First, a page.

"Studies show that ..." How do I deal with statements that cause me to feel insecure?

Reading and interpreting scientific studies is a complex challenge. Putting these studies into a larger context is even more challenging. Large nutrition societies have their teams of scientists who specialize in the respective topics for that.

Some of the claims you come across in relation to diet seem reasonable and convincing at first, but lack practical confirmation. Even if there are several studies on similar topics, it is usually not possible to synthesize them, because of different target groups or different methodological approaches and analyses.

To help you deal with "expert opinions" that cause you doubt and confusion, we have developed ten guidelines.

  1. Consider the interests of the broadcaster: Who is making the claim and what motives, such as financial interest or power-seeking, might be behind it? Consider whether the statement is likely to arouse fears, and to what extent advertising for products, such as dietary supplements, plays a role. Consider whether there is any collaboration with companies that might benefit from the statements made. Find out if the person has any real scientific training in the field. Assess whether their approach is demeaning to others, how they deal with possible criticism, and whether their arguments are factual and sound.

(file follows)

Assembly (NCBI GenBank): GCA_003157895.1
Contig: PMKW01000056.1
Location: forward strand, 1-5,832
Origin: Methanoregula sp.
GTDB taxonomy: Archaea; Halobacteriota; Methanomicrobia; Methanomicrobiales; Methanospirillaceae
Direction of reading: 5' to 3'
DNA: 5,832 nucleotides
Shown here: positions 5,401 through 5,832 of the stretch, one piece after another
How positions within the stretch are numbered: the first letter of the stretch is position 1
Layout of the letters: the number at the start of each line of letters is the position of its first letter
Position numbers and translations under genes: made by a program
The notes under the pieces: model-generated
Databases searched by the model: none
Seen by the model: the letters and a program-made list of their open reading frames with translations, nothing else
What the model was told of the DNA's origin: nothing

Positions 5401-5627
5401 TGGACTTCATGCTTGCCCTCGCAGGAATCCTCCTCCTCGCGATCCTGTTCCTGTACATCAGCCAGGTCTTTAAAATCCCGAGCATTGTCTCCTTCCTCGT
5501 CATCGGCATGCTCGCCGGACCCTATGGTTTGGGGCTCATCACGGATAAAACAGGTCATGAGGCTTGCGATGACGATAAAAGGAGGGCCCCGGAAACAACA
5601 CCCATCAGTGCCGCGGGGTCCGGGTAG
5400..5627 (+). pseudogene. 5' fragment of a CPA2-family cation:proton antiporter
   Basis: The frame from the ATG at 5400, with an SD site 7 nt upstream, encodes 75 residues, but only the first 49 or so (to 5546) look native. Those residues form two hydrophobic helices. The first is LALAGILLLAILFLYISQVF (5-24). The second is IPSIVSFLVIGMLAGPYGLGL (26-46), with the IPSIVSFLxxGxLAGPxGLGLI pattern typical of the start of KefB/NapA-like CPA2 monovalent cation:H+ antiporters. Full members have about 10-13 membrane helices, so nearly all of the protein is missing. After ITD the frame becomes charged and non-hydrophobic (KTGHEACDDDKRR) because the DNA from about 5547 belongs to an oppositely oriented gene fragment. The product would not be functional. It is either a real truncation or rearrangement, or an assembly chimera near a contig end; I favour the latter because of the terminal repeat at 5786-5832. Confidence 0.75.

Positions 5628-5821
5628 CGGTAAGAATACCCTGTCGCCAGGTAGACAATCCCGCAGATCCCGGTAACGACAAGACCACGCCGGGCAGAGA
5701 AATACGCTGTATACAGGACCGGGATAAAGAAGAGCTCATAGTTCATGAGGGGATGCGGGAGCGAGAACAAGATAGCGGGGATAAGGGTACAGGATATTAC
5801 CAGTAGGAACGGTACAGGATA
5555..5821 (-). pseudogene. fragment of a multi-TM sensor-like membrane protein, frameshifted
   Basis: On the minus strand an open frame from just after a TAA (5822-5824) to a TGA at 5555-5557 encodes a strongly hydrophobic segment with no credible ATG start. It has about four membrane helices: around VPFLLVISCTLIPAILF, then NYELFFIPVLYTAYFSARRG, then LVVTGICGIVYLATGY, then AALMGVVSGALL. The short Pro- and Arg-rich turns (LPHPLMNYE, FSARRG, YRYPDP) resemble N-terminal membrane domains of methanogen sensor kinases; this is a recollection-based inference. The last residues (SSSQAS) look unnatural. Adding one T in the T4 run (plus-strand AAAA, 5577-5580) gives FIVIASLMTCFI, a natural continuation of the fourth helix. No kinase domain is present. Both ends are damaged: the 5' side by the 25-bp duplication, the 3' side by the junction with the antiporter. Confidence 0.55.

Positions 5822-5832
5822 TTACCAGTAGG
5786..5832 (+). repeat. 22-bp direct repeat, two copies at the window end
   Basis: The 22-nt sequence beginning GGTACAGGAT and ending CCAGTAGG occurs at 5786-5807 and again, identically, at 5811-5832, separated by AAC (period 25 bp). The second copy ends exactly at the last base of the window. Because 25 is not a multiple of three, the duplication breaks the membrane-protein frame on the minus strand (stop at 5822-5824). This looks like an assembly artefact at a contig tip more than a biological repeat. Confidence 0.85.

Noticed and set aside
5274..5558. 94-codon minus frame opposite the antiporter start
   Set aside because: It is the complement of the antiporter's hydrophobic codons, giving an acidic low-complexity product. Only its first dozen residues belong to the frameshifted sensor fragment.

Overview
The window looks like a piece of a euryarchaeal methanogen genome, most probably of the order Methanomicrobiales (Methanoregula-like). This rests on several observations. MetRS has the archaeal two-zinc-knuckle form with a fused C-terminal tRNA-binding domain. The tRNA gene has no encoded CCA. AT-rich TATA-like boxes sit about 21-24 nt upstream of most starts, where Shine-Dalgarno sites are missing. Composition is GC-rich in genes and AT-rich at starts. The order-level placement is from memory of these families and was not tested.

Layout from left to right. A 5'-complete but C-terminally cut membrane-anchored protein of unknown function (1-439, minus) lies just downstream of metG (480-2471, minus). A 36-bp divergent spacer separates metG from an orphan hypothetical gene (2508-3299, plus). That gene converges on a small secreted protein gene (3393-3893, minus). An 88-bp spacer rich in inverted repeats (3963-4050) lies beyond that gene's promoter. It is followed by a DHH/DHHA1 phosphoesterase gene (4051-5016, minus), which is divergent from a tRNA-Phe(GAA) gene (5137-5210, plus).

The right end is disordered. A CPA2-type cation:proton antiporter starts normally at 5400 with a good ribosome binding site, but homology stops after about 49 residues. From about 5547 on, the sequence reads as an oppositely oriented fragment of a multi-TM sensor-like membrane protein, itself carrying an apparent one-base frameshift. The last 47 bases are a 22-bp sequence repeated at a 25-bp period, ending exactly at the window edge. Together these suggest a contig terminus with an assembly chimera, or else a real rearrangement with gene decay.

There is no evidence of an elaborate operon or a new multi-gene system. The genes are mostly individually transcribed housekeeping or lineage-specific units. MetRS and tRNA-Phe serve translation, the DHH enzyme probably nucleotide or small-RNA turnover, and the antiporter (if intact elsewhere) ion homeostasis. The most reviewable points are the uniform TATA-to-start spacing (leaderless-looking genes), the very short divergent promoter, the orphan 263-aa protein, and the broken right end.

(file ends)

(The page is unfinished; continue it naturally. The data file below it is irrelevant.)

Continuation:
2. Review the actual study claims: Do your own research on the studies cited and see if their results are consistent with the expert's claims. Pay particular attention to whether the results are both significant and relevant to everyday practice. Check to see if any results were omitted that might contradict the expert's clear statements. Also look at the discussion section of the study: What are the strengths and weaknesses, and how do the results fit into the overall scientific context?
  3. Review the study design: Is what is being said based on single case studies, mechanistic studies, or animal studies? Has it only been tested on a small group of participants or participants with special characteristics? If so, it is important to remember that no general conclusions can be drawn.
  4. Analyze the study results: Results from different publications often cannot be combined directly. It is important to check them carefully: Are the conclusions really valid?
  5. Comparison with official nutritional societies or other renowned scientists in the field: What statements, recommendations, and viewpoints do they represent?
  6. Fact vs. Hypothesis: Have you found evidence of truly relevant effects or benefits, such as health or life expectancy? Or are these statements based on conjecture derived from individual parameters?
  7. Overwhelming citations: If numerous studies are cited which hardly can be thoroughly reviewed, making them difficult to refute or discuss in depth, this may hinder or even prevent critical review.

  8. Complex explanations and rationales: Be careful not to be fooled by extensive and rhetorically clever explanations and justifications in response to potential criticism!

  9. Absolute statements: Statements that leave no room for relativity raise doubts about their scientific validity, especially in the field of nutrition.

  10. Personal experiences: Statements that use personal or subjective experience as evidence are not consistent with the principles of scientific competence.

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